Thursday, February 26, 2009

Forwarding Address

"Hit 'Send' and then hit the door" describes a new genre in office communications, the e-mail written to business colleagues that serves the practical purpose of providing a forwarding address after a resignation or a termination takes place, which may also take on other rhetorical flourishes to indicate a nose-thumbing at corporate culture. One Google employee leaving Imeem used the subject line "So long, suckers! I'm out!"

The newspaper reporting the story, the Los Angeles Times, also was part of the news item:

When Pasadena-based Wescom Credit Union, a firm with about 1,000 employees, had layoffs recently, there were no mass e-mail farewells because workers don't have access to all-encompassing e-mail lists.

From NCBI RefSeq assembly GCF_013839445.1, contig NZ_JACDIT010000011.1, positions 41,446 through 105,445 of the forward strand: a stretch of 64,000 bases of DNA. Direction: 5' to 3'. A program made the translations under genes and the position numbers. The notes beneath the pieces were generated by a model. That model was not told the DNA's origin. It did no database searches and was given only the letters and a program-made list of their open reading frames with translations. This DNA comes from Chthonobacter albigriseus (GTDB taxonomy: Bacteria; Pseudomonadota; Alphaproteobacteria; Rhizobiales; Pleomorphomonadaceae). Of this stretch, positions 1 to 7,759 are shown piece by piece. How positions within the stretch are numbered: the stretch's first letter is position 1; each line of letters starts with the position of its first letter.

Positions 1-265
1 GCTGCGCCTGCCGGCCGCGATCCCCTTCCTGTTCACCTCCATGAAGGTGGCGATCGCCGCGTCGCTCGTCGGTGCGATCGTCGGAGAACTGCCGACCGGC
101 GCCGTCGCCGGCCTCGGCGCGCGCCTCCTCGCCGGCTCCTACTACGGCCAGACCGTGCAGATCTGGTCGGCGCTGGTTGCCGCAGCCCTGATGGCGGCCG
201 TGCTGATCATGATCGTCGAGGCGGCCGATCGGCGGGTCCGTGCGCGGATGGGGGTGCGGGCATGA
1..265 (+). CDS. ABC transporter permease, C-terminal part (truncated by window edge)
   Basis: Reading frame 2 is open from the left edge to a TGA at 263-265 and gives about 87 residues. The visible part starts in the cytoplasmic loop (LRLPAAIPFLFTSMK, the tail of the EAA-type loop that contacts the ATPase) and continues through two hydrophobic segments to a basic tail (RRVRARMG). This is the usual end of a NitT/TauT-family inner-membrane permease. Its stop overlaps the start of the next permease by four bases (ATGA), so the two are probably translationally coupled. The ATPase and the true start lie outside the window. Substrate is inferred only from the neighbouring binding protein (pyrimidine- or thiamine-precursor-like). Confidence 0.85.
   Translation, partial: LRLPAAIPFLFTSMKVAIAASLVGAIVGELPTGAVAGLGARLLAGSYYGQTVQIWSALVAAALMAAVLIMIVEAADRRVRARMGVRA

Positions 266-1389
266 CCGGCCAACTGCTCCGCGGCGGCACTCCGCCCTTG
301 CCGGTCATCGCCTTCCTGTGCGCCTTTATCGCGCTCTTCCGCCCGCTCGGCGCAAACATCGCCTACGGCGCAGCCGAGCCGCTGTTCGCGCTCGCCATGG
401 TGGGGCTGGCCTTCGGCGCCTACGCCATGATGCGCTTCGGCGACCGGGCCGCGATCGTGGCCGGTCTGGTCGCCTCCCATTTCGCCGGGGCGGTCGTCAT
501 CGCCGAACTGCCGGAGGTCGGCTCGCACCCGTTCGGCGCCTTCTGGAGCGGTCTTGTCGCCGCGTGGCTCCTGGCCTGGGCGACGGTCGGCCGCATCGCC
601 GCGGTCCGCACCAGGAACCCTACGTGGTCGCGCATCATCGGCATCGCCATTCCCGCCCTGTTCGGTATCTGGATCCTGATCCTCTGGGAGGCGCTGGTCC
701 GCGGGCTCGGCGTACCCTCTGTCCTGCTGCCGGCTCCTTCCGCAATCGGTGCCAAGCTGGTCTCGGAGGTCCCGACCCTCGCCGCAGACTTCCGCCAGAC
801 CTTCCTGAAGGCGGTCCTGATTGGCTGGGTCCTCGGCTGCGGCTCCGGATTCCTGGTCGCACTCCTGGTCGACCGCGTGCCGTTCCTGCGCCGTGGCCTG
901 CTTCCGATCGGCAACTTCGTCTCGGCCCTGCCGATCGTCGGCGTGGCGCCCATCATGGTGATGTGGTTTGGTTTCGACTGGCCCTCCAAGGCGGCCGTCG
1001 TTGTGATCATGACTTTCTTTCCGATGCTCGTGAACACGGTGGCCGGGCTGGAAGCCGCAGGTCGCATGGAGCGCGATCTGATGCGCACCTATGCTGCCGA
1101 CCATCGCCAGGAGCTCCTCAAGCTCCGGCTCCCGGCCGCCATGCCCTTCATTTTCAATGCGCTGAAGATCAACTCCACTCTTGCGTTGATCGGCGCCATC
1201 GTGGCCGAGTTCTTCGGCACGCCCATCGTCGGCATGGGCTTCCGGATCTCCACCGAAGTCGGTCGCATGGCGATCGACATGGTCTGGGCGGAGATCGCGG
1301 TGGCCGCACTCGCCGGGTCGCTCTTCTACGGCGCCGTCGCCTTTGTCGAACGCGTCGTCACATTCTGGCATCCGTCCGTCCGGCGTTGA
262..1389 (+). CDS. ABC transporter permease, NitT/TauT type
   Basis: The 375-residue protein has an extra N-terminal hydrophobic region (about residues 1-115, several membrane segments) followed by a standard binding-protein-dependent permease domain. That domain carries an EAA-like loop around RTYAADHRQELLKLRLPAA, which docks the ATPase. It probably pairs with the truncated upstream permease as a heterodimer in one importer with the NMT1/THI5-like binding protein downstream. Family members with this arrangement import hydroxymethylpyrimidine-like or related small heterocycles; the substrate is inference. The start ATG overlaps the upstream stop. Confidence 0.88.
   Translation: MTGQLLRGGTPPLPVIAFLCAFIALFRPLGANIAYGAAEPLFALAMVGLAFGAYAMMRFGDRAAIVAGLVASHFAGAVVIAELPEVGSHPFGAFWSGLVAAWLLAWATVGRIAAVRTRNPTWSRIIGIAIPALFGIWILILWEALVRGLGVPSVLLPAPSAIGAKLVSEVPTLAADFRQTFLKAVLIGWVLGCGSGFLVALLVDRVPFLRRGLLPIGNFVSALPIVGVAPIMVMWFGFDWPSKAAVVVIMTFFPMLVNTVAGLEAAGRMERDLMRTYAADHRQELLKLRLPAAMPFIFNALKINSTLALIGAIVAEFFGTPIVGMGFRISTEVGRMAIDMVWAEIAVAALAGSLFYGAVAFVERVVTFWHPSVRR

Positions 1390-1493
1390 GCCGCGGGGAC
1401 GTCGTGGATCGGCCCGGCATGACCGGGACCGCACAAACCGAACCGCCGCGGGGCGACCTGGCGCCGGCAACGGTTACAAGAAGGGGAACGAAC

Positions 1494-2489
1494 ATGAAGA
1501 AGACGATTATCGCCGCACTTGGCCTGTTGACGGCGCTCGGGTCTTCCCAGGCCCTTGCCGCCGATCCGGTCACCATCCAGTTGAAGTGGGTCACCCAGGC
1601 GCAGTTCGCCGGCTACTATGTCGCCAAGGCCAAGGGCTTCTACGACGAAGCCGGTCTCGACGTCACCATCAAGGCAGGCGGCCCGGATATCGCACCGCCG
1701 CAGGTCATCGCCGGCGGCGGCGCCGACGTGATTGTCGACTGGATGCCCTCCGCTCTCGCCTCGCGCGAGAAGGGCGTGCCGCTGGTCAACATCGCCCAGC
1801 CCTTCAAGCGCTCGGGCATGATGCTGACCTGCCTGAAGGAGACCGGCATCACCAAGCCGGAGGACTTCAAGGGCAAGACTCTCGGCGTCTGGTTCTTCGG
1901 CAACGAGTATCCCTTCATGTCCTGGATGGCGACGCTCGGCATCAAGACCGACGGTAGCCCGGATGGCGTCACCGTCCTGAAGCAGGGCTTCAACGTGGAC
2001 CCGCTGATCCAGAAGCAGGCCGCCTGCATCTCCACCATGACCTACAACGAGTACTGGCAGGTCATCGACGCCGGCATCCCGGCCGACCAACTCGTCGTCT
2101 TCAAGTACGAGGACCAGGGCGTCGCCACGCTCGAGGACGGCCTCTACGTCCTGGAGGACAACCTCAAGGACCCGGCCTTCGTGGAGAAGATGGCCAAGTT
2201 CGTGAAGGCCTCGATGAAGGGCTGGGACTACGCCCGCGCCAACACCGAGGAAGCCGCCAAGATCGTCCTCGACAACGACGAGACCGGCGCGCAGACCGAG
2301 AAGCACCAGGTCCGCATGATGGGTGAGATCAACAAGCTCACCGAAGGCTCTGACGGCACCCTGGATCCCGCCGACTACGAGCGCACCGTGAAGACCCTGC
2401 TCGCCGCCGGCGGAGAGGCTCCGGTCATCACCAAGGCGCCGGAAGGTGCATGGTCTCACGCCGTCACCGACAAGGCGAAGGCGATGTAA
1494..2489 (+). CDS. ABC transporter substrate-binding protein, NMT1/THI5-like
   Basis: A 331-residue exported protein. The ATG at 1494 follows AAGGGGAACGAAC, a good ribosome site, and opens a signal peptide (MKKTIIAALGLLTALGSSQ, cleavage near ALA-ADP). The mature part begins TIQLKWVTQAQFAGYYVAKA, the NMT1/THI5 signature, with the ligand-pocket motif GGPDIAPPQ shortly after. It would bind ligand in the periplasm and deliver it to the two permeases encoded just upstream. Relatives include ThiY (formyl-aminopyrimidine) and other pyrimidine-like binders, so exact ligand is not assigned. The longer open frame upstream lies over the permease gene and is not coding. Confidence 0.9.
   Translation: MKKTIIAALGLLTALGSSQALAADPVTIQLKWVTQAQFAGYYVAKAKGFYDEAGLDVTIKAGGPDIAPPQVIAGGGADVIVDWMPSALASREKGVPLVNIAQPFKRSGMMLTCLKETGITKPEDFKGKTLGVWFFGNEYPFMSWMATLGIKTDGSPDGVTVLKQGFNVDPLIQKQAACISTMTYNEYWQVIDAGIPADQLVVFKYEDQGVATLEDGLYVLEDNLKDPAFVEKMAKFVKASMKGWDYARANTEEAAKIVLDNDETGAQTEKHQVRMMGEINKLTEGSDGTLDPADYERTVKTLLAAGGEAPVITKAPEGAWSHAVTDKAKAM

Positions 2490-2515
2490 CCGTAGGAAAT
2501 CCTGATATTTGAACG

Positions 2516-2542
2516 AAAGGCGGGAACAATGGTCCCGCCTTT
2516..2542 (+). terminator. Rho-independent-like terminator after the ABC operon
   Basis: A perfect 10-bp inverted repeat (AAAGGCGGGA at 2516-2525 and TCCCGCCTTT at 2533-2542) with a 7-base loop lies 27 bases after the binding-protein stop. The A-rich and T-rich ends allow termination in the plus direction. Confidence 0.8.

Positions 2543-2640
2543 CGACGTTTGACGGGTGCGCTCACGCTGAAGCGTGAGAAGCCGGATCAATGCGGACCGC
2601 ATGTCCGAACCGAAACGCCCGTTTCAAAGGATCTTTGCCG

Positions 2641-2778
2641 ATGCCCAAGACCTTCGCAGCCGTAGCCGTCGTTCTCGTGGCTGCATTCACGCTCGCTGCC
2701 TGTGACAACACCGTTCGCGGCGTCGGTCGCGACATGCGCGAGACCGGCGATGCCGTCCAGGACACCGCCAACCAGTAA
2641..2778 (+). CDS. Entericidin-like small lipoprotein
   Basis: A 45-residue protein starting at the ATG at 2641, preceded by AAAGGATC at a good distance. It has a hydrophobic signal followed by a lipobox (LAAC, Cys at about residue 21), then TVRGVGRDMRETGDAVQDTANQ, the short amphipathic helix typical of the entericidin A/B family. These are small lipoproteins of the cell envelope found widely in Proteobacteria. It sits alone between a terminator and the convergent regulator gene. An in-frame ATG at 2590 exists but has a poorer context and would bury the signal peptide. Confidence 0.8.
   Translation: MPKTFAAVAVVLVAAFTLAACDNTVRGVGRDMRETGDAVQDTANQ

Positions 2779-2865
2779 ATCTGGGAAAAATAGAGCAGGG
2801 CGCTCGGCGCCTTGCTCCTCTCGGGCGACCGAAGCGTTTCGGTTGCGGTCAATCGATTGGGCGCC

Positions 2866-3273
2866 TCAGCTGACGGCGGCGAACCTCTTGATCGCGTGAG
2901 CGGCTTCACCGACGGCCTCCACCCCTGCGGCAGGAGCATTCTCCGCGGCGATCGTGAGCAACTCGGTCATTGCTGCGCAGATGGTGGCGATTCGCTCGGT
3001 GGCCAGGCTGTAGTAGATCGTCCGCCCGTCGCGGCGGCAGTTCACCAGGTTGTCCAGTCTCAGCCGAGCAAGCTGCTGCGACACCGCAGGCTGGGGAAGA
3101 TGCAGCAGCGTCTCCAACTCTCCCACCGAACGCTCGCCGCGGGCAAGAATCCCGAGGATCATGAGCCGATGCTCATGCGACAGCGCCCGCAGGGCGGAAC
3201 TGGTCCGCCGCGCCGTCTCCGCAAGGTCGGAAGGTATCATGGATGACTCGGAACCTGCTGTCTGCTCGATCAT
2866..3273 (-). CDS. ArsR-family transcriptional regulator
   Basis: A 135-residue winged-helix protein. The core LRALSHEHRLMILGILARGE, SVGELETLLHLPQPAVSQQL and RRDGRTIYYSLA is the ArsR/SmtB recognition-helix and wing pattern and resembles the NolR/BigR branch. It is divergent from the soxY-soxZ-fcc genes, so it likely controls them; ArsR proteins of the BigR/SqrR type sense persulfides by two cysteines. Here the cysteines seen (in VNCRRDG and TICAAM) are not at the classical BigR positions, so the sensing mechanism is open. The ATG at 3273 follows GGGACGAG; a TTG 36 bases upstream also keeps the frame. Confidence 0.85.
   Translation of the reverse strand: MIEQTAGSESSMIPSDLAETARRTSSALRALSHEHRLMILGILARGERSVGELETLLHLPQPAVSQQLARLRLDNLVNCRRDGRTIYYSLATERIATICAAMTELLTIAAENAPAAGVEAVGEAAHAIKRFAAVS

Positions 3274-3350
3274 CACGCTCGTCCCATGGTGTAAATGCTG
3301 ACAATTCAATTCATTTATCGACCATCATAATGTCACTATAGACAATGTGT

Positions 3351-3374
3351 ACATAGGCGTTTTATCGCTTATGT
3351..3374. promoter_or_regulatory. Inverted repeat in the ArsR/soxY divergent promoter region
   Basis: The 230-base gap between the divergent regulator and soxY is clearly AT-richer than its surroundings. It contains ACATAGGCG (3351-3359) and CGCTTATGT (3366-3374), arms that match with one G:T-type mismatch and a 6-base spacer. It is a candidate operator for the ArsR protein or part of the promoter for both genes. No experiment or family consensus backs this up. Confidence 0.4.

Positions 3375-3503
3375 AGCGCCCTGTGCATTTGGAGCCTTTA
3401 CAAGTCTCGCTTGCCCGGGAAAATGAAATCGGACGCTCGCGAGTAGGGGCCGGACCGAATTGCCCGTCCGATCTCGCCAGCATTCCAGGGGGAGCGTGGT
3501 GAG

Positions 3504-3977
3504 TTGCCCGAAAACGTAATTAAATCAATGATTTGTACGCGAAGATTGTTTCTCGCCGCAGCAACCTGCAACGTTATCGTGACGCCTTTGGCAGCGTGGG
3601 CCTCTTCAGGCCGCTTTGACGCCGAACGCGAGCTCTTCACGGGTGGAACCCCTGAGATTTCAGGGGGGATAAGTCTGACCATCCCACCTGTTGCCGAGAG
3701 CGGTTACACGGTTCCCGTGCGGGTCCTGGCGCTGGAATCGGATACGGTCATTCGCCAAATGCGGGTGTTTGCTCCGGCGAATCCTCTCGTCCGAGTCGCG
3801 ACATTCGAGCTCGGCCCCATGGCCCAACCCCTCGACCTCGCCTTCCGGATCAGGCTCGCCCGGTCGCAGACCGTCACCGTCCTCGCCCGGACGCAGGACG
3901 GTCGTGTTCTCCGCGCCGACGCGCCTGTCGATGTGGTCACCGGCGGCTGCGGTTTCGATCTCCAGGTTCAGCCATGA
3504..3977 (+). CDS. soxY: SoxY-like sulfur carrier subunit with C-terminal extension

"We have very strict standards, safeguards that IT has put in place don't allow that to happen," said Diane Norton Smith, Wescom's vice president for human resources. "I have seen situations where somebody said goodbye and you get the reply all, reply all, reply all, 'We're gonna miss you,' and that clogs up the whole system."

That occasionally happened last summer and fall when the farewells of laid-off Los Angeles Times staffers hit inboxes in successive waves.

Some of the goodbyes were bittersweet, some philosophical. Many were entertaining.

Jaime Cardenas, a young sports reporter, spliced his note with stanzas from Coldplay's "Viva La Vida" ("I used to rule the world . . . Now in the morning I . . . Sweep the streets I used to own."). Perry Crowe, an editor for the Guide, compared losing his job to a scene from a movie: "It's sort of like in Superman II when Non rips the light off the top of a police car and hurls it at a boy in the distance and it explodes like a motherlovin' mortar round and a woman cries out, 'He was just a boy!' "

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